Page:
Author Archives: Yannick

Bring Me The Horizon – Sempiternal

Published by:

Today’s band needs to introduction since they are widely popular, so I’ll skip that part. The story of the record, however, deserves a small explanation: Bring Me The Horizon were supposed to release their fourth full album Sempiternal on April 29th but it leaked in its entirety in late February. What could have been the worst thing to ever happen to the band turned out to be quite a blessing, since the general reactions were very positive. Encouraged by this, the band pushed the release forward to April 1st and offered a one week-long listening period of a legal stream on their website. So before I give you my two cents on the album, I urge you to buy it, if you dig it.

From the first second onward you will immediately notice that there has been a change in the sound of BMTH: keyboards and synthesizers are now used as a main instrument. This addition might seem (and sound) weird at first but don’t let it scare you off: it’s perfectly used and the eleven songs still sound like Bring Me.

The keyboards actually add a layer of versatility and freshness to the band’s sound even though it wasn’t necessary since the predecessor, with the freakishly long name, There Is A Hell Believe Me I’ve Seen It. There Is A Heaven Let’s Keep It A Secret. was already diverse enough, at least for my taste. But there’s no point in comparing the two records since this one is just on a whole new level of awesomeness, for lack of a better word. Side-note: the guitar and drum sound hasn’t been changed much and remains at its usual height.

The thing that struck me the most on my first listening though were the vocals. On more than one occasion I thought to myself “oh, look: guest vocals”…when that same thought came again a song later, and then again on the next one, I became suspicious and paid closer attention: it’s all the same guy. Now, you must know that I dig Oli Skyes’ vocals on all of the band’s previous work, but I wasn’t prepared for this huge improvement! His clean vocals just stand out so much that they still give me shivers every now and then on certain songs. But enough of that, since the lyrics are another very interesting factor of these forty-six minutes. The general theme is a mix between happiness and sadness, which is nicely reflected by the instrumental ensemble, but I’ll let you discover the different aspects yourself.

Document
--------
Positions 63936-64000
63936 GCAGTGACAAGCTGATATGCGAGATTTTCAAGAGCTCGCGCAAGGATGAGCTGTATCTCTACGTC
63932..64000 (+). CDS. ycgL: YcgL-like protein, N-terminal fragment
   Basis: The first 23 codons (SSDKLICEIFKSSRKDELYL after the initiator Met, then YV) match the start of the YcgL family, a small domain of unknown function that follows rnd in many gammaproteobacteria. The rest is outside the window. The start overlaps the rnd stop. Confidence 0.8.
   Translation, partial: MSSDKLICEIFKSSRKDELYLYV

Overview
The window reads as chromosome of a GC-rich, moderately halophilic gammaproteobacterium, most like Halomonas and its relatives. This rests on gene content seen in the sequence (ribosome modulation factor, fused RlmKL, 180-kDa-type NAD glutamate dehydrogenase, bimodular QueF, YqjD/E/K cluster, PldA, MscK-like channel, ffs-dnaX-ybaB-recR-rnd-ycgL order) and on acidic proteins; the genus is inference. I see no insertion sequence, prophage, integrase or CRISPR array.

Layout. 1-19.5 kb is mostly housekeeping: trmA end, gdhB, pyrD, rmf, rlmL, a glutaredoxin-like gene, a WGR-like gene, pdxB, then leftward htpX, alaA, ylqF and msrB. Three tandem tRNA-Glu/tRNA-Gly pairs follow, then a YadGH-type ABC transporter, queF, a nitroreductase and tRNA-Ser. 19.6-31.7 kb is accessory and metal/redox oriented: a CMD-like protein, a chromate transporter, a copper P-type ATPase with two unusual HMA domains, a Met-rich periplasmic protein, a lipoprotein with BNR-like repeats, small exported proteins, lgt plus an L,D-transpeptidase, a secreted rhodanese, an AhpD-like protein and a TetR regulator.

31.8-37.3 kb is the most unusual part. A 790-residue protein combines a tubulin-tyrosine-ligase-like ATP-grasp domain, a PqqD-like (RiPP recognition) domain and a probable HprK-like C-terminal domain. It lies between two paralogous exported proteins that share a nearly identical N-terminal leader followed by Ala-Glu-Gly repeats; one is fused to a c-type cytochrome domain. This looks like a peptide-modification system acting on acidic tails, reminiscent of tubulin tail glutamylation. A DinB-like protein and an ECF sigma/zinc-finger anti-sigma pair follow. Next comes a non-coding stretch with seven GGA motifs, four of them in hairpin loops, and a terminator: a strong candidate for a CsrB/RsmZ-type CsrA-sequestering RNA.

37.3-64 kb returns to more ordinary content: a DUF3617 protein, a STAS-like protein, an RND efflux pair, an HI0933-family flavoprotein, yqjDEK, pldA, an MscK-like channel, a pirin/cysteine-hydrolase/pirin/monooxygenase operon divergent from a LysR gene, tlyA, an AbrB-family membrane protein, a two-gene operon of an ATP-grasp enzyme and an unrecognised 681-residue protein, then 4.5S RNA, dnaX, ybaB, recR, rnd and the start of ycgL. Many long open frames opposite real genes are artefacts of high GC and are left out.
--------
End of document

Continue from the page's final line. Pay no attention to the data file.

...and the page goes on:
All in all, I have to say that Bring Me The Horizon have outdone themselves on this one and that Sempiternal has definitely entered my, still young, top five albums list of 2013. If you’re a fan of the band you should not miss out on this, and if you’re a hater of the band…give it a go: it might change your opinion of them. For more information, you can find the band on Facebook and to get an idea of their new sound, check out the song below!


In The Name Of – This Will All Make Sense Soon

Published by:

Today’s review needs a little introduction, since in recent times I’ve never heard of this happening to a metal band, or at least it was not openly acknowledged: In The Name Of is, what you could call, a casting band. In 2010 the vocalist Tyler Small started the band, with Danny Worsnop of Asking Alexandria (fun fact: I’ve lost count of how often I’ve mentioned AA in my reviews) acting as manager. They recruited several band members over the course of, roughly, half a year and started recording almost immediately.

The first result did not impress me much, but it was just a rough edit of a song so I didn’t really lose interest in the band itself but I stopped checking their page regularly. A bit more than a year later, in late 2012, I saw that they were about to release their first record completely for free via Facebook. I was assuming that it’d be nothing more than a handful of songs but I was surprised to see that it was a full album with eleven songs. So now, without further ado, here is my review of said record: This Will All Make Sense Soon.